Under current law, a parent can transfer a personal residence of unlimited value and other real property of up to $1M to their children without mandatory reassessment for property tax purposes. The transferee child assumes the parent’s taxable value, which is often considerably less than the appreciated market value. This exclusion allows families to pass appreciated residential property to the next generation, where it could be converted into vacation or rental property and still maintain the benefit of significantly lower property taxes.
The new law eliminates the parent-to-child non-residential real estate exclusion and effectively caps the benefit on residential property to current appraised value +$1M. Any incremental appreciation in excess of the $1M will be added to the child’s property tax assessment value. Additionally, in order to qualify for the $1M cap benefit, the transferee child must use the home as their personal residence.
As a result, any near-term or contemplated future intra-family transfers of real property should be re-examined as soon as possible. Parents should consider whether the future long-term property tax savings of accelerating a gift may outweigh the comfort and convenience of retaining ownership and possession. And while gifting the home now may cause the loss of step-up in tax basis at the parents’ death, this may have minimal impact if the family intends to keep the home for multiple generations.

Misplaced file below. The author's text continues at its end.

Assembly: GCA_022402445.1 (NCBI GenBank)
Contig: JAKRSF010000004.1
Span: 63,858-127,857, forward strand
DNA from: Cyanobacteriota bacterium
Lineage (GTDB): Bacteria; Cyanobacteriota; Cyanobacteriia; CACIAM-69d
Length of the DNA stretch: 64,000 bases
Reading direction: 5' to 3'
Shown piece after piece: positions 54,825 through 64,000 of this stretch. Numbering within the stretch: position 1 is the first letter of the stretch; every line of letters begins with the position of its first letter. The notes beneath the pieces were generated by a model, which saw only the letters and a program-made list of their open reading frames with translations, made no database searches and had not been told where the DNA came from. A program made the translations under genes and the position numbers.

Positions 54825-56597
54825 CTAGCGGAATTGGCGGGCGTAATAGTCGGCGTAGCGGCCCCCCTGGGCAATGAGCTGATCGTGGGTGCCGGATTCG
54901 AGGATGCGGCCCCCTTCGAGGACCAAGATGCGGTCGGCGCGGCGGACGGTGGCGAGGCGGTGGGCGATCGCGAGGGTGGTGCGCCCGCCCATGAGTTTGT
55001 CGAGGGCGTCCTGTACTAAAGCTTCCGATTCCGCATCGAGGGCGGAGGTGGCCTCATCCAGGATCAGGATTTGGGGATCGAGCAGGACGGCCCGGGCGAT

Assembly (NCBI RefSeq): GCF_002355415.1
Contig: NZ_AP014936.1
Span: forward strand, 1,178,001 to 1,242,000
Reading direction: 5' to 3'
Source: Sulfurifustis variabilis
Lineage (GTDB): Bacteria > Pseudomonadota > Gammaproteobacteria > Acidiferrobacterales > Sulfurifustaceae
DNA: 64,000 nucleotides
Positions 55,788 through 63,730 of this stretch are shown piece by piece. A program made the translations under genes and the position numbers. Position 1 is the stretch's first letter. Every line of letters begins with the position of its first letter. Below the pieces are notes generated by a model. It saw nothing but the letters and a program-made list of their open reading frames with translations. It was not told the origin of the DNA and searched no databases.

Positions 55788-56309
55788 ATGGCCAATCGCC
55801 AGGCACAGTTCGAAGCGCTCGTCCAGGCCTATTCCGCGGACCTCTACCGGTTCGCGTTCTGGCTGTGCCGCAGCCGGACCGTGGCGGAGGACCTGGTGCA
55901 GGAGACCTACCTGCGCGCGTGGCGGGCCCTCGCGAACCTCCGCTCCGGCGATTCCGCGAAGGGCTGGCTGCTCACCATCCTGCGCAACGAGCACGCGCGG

This change will also impact any existing Qualified Personal Residence Trusts (QPRTs) terminating after February 15, 2021. These trusts are commonly created to transfer personal residences to the next generation in a gift tax-efficient manner. By retaining the right to occupy the home for a term of years, the home’s value is substantially discounted for gift tax planning purposes. Once the trust term ends, the home transfers to the children, at which time the parents must either vacate or become renters at market value.
Both contemplated and existing QPRT planning requires immediate attention. Since the title is not transferred until the QPRT terminates, the new law would appear to trigger property tax reassessment at that time. Additionally, plans which contemplated transferor parents renting from transferee child upon trust termination need to be re-examined as the new more limited parent to child exclusion is not applicable unless the transferee child uses the home as their personal residence.
While the specific implications and administration of Proposition 19 may take years to fully materialize, we strongly recommend clients with California real property consult with their planning attorney as soon as possible.